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Historic Church To Be Moved To Make Way For MGM Springfield Casino

The 129-year-old First Spiritualist Church sits in the middle of what will be the gambling floor of the $950 million MGM Springfield Casino.
MGMSpringfield
/
The 129-year-old First Spiritualist Church sits in the middle of what will be the gambling floor of the $950 million MGM Springfield Casino.
The 129-year-old First Spiritualist Church sits in the middle of what will be the gambling floor of the $950 million MGM Springfield Casino.
Credit MGMSpringfield
/
The 129-year-old First Spiritualist Church sits in the middle of what will be the gambling floor of the $950 million MGM Springfield Casino.

A historic church in Springfield, Massachusetts is being moved down the street to make way for the city’s new casino. 

Workers on Tuesday will start relocating the 129-year-old First Spiritualist Church from its current location to a new spot a few blocks away. 

The High Victorian Gothic brick church, originally known as the French Protestant Church, was put on the National Register of Historic Places in 1987. It sits in what will be the middle of the MGM Springfield Casino gambling floor.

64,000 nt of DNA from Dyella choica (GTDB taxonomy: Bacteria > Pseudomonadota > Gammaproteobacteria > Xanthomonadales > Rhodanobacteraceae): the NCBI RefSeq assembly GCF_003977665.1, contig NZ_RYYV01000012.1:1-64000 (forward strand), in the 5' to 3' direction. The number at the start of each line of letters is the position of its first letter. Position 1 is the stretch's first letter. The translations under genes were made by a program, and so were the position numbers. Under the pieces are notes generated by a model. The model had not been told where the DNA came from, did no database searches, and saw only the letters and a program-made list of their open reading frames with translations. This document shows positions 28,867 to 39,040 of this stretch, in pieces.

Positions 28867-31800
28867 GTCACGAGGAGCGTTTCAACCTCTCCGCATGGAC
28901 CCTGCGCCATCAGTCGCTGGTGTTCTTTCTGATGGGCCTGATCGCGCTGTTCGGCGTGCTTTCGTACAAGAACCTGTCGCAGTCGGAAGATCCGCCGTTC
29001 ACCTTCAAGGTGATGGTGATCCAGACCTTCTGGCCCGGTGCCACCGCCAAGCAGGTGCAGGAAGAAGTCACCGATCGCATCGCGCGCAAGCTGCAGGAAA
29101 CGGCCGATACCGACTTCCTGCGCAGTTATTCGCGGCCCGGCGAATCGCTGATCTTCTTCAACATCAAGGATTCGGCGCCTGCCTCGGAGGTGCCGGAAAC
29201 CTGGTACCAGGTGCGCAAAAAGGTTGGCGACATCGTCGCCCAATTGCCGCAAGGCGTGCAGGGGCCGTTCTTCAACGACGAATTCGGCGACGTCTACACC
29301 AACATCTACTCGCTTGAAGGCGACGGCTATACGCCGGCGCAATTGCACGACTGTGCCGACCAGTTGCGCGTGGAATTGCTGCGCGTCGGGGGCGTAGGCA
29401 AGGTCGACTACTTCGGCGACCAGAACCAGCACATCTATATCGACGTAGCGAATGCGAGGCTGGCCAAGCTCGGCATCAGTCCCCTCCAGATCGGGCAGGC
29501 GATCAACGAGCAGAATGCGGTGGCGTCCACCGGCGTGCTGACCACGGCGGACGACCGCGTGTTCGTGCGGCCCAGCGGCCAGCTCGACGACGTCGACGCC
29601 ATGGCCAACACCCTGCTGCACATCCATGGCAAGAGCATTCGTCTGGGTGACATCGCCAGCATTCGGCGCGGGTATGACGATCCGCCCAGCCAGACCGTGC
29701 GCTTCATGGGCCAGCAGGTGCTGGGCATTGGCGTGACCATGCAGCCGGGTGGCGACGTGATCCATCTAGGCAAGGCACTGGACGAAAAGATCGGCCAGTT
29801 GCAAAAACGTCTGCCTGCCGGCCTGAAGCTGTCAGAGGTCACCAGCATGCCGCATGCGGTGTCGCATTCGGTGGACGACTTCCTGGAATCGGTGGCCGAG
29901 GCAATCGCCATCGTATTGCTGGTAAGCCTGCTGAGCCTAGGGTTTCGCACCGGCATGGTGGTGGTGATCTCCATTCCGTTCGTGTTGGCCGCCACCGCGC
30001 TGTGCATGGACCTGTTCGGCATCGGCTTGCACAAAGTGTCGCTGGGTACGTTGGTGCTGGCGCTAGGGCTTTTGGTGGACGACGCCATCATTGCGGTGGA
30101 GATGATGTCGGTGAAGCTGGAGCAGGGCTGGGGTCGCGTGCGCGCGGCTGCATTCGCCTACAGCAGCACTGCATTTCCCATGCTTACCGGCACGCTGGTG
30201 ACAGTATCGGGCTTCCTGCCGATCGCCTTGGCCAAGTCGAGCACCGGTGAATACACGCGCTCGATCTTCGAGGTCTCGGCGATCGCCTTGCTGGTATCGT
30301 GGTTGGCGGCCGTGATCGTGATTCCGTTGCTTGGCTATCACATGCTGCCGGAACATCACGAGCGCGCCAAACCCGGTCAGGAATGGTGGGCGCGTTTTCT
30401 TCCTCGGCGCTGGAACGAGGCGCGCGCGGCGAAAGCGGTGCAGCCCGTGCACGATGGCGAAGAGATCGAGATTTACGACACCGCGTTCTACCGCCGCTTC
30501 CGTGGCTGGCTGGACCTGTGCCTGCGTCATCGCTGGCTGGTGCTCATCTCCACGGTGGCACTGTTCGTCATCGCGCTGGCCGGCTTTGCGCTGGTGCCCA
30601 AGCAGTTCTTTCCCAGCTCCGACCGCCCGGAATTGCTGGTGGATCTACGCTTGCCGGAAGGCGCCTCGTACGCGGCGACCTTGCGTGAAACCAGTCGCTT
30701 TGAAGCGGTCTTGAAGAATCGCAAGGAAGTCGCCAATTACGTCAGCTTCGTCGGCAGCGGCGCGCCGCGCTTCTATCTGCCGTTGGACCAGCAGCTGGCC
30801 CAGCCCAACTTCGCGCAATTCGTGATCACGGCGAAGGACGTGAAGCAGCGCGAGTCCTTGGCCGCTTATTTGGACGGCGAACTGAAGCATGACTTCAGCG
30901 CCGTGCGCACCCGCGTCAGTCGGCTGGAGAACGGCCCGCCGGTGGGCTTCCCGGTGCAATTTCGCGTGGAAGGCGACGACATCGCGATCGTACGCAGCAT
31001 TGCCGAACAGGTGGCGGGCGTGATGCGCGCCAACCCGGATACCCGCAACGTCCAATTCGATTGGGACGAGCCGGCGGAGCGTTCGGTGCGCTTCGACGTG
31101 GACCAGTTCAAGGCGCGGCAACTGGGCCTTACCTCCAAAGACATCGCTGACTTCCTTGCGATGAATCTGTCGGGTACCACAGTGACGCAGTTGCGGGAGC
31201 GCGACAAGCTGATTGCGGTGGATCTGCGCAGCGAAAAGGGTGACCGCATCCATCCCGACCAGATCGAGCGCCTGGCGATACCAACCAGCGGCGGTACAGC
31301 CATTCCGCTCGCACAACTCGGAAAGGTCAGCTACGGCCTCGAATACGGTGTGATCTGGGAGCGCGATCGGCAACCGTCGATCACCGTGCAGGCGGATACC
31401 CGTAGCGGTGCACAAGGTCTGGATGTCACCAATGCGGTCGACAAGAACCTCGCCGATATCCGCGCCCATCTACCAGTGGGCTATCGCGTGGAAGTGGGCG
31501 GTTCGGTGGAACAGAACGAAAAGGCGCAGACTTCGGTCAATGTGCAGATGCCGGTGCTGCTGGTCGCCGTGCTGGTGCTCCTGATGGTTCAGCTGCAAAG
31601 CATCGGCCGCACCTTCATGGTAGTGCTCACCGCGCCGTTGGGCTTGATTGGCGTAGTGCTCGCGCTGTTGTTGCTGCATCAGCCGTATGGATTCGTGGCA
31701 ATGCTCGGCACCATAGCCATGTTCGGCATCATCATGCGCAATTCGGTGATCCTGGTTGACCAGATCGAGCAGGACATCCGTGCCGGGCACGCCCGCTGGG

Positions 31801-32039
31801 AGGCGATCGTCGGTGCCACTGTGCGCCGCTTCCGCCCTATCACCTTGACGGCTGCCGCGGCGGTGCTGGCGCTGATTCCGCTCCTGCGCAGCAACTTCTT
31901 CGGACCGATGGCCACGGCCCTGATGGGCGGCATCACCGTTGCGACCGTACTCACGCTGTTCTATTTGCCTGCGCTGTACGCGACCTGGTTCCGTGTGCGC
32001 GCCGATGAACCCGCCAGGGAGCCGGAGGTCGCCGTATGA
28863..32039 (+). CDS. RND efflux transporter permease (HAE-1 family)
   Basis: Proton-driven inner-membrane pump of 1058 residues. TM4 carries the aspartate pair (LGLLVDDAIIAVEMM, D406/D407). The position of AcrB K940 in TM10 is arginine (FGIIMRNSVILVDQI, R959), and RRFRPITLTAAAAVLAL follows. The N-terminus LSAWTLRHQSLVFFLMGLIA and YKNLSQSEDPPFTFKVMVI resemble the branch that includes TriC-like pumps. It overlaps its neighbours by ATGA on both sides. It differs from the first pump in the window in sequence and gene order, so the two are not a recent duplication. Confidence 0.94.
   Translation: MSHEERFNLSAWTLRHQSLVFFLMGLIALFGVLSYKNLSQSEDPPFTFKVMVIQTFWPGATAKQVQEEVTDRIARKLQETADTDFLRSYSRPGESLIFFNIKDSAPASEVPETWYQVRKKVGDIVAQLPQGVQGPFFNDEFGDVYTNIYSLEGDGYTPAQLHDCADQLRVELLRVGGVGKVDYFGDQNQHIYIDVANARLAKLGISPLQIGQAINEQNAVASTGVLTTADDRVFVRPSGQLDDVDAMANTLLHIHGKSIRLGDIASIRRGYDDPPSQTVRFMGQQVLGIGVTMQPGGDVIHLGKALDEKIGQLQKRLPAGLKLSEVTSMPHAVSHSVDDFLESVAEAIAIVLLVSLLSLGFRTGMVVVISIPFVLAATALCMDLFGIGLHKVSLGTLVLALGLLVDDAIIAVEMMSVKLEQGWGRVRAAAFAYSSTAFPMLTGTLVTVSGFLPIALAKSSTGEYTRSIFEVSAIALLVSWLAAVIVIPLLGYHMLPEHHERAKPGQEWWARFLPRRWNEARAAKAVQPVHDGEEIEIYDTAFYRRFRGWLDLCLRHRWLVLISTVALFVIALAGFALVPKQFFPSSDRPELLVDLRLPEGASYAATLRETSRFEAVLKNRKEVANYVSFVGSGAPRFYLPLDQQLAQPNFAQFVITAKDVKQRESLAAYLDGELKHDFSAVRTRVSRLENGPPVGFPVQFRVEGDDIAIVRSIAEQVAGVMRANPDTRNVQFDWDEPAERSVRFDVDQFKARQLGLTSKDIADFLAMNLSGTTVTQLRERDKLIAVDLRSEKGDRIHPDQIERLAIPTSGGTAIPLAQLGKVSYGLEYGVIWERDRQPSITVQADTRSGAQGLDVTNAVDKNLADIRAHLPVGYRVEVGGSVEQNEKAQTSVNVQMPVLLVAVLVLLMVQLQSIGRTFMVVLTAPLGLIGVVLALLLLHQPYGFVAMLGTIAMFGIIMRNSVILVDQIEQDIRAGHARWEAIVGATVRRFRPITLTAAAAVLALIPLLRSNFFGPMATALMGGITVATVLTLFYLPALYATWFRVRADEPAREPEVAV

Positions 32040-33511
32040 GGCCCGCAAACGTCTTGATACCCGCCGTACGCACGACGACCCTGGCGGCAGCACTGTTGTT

Hunter Clayton, MGM Vice President of Development, says the casino company struck a deal with historic preservationists to save the church and several other buildings that will become part of the casino complex.

"In our opinion it is a good historic preservation story," he said in a 2015 interview.

MGM is scheduled to open the casino in September 2018.

Copyright 2016 WAMC Northeast Public Radio

Paul Tuthill is WAMC’s Pioneer Valley Bureau Chief. He’s been covering news, everything from politics and government corruption to natural disasters and the arts, in western Massachusetts since 2007. Before joining WAMC, Paul was a reporter and anchor at WRKO in Boston. He was news director for more than a decade at WTAG in Worcester. Paul has won more than two dozen Associated Press Broadcast Awards. He won an Edward R. Murrow award for reporting on veterans’ healthcare for WAMC in 2011. Born and raised in western New York, Paul did his first radio reporting while he was a student at the University of Rochester.
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